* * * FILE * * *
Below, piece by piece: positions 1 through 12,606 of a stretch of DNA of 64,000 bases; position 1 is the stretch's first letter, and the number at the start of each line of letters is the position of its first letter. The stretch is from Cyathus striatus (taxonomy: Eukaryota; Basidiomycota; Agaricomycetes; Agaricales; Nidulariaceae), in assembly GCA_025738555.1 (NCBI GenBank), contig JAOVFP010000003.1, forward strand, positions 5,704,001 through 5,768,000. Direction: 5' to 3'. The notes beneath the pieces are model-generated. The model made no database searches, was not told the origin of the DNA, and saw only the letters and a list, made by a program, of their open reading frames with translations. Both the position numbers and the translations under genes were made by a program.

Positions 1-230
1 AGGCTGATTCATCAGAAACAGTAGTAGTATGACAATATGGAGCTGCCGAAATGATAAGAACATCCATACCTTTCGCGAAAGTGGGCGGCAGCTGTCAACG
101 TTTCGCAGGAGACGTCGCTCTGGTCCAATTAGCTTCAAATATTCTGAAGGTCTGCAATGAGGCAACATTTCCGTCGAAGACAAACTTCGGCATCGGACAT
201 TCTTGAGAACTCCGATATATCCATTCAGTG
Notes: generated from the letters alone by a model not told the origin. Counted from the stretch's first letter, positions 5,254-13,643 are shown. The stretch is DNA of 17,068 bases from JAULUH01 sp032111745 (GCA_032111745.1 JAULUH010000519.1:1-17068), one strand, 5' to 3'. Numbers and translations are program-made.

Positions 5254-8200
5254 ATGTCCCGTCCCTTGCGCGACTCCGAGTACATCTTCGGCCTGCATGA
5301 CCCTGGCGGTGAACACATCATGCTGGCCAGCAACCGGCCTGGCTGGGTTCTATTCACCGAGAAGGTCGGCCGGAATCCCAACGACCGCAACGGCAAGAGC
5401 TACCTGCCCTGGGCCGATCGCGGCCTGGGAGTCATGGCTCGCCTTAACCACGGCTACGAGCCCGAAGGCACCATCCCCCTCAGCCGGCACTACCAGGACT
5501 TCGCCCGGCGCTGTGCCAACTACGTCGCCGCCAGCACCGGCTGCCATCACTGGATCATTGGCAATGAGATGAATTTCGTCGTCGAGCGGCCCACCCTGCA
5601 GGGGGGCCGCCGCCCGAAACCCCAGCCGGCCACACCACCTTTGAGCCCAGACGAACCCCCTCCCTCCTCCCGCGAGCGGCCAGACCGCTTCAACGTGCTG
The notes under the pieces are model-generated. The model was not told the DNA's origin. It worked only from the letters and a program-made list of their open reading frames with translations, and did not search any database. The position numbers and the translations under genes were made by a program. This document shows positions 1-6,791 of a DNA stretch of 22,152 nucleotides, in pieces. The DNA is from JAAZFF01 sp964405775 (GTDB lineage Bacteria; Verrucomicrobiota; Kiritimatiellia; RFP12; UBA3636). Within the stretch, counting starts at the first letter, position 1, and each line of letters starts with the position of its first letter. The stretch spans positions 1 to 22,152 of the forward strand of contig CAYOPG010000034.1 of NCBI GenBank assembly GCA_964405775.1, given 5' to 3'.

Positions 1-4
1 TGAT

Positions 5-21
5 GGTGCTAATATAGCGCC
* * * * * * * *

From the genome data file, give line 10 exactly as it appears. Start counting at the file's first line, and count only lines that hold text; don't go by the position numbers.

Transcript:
5401 TACCTGCCCTGGGCCGATCGCGGCCTGGGAGTCATGGCTCGCCTTAACCACGGCTACGAGCCCGAAGGCACCATCCCCCTCAGCCGGCACTACCAGGACT